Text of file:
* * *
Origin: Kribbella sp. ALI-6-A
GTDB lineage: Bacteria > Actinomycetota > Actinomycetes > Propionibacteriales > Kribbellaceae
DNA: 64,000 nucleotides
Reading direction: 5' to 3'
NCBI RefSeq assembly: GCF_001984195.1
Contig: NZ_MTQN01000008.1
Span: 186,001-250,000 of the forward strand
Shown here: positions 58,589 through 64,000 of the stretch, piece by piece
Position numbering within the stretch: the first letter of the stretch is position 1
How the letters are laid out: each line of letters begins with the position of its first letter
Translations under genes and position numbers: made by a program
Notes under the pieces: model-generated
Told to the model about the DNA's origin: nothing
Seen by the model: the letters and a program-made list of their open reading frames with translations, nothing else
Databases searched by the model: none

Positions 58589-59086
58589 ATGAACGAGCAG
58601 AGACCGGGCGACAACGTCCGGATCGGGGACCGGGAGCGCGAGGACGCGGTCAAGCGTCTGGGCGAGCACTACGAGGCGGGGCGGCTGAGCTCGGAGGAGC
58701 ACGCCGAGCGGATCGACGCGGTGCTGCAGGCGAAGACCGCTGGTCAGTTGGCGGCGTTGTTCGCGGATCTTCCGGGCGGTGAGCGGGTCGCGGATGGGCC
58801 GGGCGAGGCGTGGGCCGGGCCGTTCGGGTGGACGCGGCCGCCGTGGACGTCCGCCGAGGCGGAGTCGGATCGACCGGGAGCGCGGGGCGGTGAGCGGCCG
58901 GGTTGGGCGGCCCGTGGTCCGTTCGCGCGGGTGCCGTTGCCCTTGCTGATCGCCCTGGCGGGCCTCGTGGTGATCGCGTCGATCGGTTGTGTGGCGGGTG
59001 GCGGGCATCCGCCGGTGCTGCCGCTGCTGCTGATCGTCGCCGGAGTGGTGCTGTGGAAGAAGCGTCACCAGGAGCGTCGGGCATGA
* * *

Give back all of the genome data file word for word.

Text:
Origin: Kribbella sp. ALI-6-A
GTDB lineage: Bacteria > Actinomycetota > Actinomycetes > Propionibacteriales > Kribbellaceae
DNA: 64,000 nucleotides
Reading direction: 5' to 3'
NCBI RefSeq assembly: GCF_001984195.1
Contig: NZ_MTQN01000008.1
Span: 186,001-250,000 of the forward strand
Shown here: positions 58,589 through 64,000 of the stretch, piece by piece
Position numbering within the stretch: the first letter of the stretch is position 1
How the letters are laid out: each line of letters begins with the position of its first letter
Translations under genes and position numbers: made by a program
Notes under the pieces: model-generated
Told to the model about the DNA's origin: nothing
Seen by the model: the letters and a program-made list of their open reading frames with translations, nothing else
Databases searched by the model: none

Positions 58589-59086
58589 ATGAACGAGCAG
58601 AGACCGGGCGACAACGTCCGGATCGGGGACCGGGAGCGCGAGGACGCGGTCAAGCGTCTGGGCGAGCACTACGAGGCGGGGCGGCTGAGCTCGGAGGAGC
58701 ACGCCGAGCGGATCGACGCGGTGCTGCAGGCGAAGACCGCTGGTCAGTTGGCGGCGTTGTTCGCGGATCTTCCGGGCGGTGAGCGGGTCGCGGATGGGCC
58801 GGGCGAGGCGTGGGCCGGGCCGTTCGGGTGGACGCGGCCGCCGTGGACGTCCGCCGAGGCGGAGTCGGATCGACCGGGAGCGCGGGGCGGTGAGCGGCCG
58901 GGTTGGGCGGCCCGTGGTCCGTTCGCGCGGGTGCCGTTGCCCTTGCTGATCGCCCTGGCGGGCCTCGTGGTGATCGCGTCGATCGGTTGTGTGGCGGGTG
59001 GCGGGCATCCGCCGGTGCTGCCGCTGCTGCTGATCGTCGCCGGAGTGGTGCTGTGGAAGAAGCGTCACCAGGAGCGTCGGGCATGA